Richard Hardiman, who calls himself an “accidental environmentalist,” believes that it won’t be governmental and non-governmental organizations alone that will improve the environment; rather, businesses seeking profits will produce the innovations necessary to protect the planet.
Richard Hardiman is an entrepreneur at heart. Hardiman, a South African, founded RanMarine Technology, a drone technology company based in the Netherlands. The company specializes in remote-controlled and autonomous drones called WasteSharks that swim through water, extracting unwanted material and gathering data about their respective marine environments.
Hardiman believes that the solution to environmental issues such as waste in international waters is not to stop or restrict economic activity—to do so is to restrict innovation, which is our best weapon against the problems we face today. RanMarine’s drones are designed to catch our waste before tide, wind, and currents carry it out to the open ocean.
Modeled on Earth’s biggest fish, the whale shark, Hardiman’s drones are efficient, long-lived, non-threatening, and unobtrusive. RanMarine’s WasteSharks eat plastics and other litter, detect chemicals in the water, and extract alien and pest vegetation. Agile, both human-operated and autonomous, and with zero greenhouse emissions, RanMarine's drones act as an intelligent tool to cleaning the waters not just around the harbors but beyond. Apart from picking up trash, they collect valuable data “on water depth, chemical composition, and salinity—that's very exciting from a technological point of view. We can really investigate the quality of our water,” Hardiman explains.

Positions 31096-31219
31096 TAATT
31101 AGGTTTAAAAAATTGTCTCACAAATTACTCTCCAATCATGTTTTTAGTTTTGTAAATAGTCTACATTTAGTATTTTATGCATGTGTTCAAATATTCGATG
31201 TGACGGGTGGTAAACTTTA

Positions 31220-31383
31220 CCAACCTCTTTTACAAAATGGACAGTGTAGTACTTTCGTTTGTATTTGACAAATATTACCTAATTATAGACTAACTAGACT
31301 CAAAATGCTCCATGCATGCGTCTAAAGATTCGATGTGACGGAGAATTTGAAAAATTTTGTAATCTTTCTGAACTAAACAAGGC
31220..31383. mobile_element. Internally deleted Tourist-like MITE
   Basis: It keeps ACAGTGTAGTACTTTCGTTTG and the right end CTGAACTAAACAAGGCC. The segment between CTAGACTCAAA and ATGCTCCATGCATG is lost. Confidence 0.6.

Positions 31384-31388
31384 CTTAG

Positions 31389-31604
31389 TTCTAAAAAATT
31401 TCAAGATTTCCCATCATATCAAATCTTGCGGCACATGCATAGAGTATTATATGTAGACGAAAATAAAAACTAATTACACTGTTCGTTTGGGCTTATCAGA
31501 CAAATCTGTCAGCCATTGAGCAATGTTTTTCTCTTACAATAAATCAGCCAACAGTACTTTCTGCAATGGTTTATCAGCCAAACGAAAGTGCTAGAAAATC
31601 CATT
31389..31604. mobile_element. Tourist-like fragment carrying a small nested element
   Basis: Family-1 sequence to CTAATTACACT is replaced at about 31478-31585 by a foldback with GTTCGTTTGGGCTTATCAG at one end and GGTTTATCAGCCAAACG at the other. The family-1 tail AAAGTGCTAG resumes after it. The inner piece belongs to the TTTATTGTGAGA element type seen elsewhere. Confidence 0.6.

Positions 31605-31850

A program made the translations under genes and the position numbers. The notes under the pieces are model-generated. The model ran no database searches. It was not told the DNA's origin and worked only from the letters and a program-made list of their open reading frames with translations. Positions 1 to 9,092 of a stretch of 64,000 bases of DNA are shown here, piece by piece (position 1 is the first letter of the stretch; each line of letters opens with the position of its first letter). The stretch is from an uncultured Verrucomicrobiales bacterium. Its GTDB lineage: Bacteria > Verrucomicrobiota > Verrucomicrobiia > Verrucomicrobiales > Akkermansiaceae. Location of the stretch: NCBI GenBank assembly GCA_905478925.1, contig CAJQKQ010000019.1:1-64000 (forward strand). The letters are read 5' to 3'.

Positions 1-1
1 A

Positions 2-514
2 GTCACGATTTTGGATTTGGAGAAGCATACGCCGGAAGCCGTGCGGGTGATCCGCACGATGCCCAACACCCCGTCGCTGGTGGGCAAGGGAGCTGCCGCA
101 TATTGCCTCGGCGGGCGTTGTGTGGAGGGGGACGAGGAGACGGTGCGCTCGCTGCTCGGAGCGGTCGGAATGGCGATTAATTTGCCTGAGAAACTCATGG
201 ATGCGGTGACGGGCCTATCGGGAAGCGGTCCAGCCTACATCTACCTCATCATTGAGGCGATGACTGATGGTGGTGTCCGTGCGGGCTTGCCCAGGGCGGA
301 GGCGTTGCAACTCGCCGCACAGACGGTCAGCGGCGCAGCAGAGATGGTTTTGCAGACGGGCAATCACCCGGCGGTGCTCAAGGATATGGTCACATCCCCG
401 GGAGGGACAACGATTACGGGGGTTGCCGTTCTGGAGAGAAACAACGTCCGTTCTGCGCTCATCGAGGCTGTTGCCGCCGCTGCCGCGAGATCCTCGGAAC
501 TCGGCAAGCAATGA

Currently there are 10 WasteSharks being tested around the world in India, the Netherlands, the U.S., and Cape Town. "Because the WasteShark was born in Africa, I am very aware of not wanting to take away anyone's job. Actually, the ports we work in are not comfortable with autonomous vessels, as these are heavily congested areas,” Hardiman states. Each WasteShark provides employment, as it requires a remote-control operator. Hardiman elaborates, "We've specifically invested in intuitive design for the controls so that anyone without technological experience can operate it. The WasteShark is a drone, but it's designed for humans."
In his role as CEO of RanMarine, Hardiman spends time not only on the strategy of the business but also on the educational side; Hardiman has attended numerous innovation and environmental conferences in Europe, the U.S., and South Korea, talking specifically about innovation and the creation of strong businesses based on environmental solutions and commercial viability. With an eye on the future, Hardiman talks passionately to future business leaders and disruptors about the need for new ideas and innovations around environmental solutions that bring about a positive impact as well as proper commercial revenue in order to sustain growth and innovations into the future.